This Week @ NASA, October 17, 2014

NASA (Oct. 17, 2014) Power spacewalk, MAVEN’s “First Light”, Hubble finds extremely distant galaxy and more... Video provided by NASA
Powered by NewsLook.com
Saturn's 'Death Star' Moon Might Have A Hidden Ocean

Saturn's 'Death Star' Moon Might Have A Hidden Ocean

Newsy (Oct. 17, 2014) The smallest of Saturn's main moons, Mimas, wobbles as it orbits. Research reveals it might be due to a global ocean underneath its icy surface. Video provided by Newsy
Powered by NewsLook.com

Search ScienceDaily

Number of stories in archives: 140,361

Find with keyword(s):
Enter a keyword or phrase to search ScienceDaily for related topics and research stories.

Save/Print:
Share:

Breaking News:

More Coverage


First Study of Russian Meteor: Chelyabinsk Was Largest Meteoroid Strike Since Tunguska Event of 1908

Nov. 6, 2013 The meteor that exploded over Chelyabinsk, Russia in February 2013 was "a wake-up call," according to a UC Davis scientist who participated in analyzing the ... read more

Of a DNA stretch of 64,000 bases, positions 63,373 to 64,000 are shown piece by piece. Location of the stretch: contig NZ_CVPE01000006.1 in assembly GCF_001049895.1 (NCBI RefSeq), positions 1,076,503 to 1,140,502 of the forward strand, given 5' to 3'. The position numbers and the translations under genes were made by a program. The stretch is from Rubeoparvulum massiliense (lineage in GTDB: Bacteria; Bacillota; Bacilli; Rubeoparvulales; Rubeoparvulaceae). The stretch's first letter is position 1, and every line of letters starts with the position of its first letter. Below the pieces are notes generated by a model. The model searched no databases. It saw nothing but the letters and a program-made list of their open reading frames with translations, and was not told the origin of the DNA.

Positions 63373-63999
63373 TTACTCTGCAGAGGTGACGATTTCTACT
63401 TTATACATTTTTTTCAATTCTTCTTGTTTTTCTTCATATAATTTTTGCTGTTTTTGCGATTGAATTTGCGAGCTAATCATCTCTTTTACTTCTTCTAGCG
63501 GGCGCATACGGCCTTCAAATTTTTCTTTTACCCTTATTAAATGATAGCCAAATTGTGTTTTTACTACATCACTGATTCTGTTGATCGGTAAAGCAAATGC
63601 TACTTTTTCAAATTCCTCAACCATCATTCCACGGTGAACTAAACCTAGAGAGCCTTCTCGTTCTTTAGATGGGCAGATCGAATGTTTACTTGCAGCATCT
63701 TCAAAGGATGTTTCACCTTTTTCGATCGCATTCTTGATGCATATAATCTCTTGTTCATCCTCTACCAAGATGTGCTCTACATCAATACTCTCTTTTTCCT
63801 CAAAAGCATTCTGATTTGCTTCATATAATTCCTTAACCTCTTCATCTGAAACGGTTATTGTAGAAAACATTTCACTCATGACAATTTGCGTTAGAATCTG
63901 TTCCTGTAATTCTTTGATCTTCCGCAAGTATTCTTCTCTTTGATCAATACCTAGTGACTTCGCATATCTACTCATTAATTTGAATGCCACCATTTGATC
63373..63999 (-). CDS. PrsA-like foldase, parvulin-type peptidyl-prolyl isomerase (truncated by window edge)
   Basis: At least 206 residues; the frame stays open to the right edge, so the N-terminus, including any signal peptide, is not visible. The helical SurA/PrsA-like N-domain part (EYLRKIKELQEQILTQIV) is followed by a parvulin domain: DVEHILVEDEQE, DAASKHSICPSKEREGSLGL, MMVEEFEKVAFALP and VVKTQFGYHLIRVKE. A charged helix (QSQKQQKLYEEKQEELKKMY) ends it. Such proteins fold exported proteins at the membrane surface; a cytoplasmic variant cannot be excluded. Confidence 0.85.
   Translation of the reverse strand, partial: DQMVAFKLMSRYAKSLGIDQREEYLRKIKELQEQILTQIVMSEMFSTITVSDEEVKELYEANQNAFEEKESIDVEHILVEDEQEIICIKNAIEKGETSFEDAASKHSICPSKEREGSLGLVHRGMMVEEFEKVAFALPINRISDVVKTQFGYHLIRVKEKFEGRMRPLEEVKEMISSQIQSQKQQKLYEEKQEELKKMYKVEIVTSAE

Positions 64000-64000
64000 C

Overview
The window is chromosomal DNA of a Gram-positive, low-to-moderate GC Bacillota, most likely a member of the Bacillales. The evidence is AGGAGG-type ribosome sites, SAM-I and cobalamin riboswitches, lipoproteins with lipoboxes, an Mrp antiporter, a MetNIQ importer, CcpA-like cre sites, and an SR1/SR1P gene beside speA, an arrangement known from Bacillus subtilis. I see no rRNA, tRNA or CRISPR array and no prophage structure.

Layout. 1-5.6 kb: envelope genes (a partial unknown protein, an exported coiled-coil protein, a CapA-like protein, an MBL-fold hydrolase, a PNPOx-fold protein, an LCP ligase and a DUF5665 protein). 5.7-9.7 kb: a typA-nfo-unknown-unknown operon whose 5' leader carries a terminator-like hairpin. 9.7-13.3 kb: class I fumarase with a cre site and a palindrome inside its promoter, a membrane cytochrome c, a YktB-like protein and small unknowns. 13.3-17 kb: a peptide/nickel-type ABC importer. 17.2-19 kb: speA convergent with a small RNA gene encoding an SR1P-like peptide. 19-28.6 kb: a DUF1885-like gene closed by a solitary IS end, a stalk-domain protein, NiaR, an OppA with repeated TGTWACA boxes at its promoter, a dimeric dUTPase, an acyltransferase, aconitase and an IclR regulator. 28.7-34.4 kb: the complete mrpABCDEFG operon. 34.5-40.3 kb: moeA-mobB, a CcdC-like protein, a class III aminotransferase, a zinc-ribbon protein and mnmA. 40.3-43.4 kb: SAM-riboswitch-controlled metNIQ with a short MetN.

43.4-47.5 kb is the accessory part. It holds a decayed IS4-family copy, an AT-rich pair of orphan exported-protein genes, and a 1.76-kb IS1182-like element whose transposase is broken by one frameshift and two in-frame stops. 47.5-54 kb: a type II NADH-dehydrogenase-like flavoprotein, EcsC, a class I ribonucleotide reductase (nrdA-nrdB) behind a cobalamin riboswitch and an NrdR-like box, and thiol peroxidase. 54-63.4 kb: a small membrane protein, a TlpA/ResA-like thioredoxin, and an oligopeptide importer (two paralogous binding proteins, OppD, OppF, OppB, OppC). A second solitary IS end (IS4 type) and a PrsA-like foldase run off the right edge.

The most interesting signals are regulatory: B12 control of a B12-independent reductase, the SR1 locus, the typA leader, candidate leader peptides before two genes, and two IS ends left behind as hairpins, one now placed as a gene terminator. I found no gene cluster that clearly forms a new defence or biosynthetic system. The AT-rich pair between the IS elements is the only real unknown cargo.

Strange & Offbeat Stories


Space & Time

Matter & Energy

Computers & Math

In Other News

... from NewsDaily.com

Science News

Health News

Environment News

Technology News



Save/Print:
Share:

Free Subscriptions


Get the latest science news with ScienceDaily's free email newsletters, updated daily and weekly. Or view hourly updated newsfeeds in your RSS reader:

Get Social & Mobile


Keep up to date with the latest news from ScienceDaily via social networks and mobile apps:

Have Feedback?


Tell us what you think of ScienceDaily -- we welcome both positive and negative comments. Have any problems using the site? Questions?
Mobile: iPhone Android Web
Follow: Facebook Twitter Google+
Subscribe: RSS Feeds Email Newsletters
Latest Headlines Health & Medicine Mind & Brain Space & Time Matter & Energy Computers & Math Plants & Animals Earth & Climate Fossils & Ruins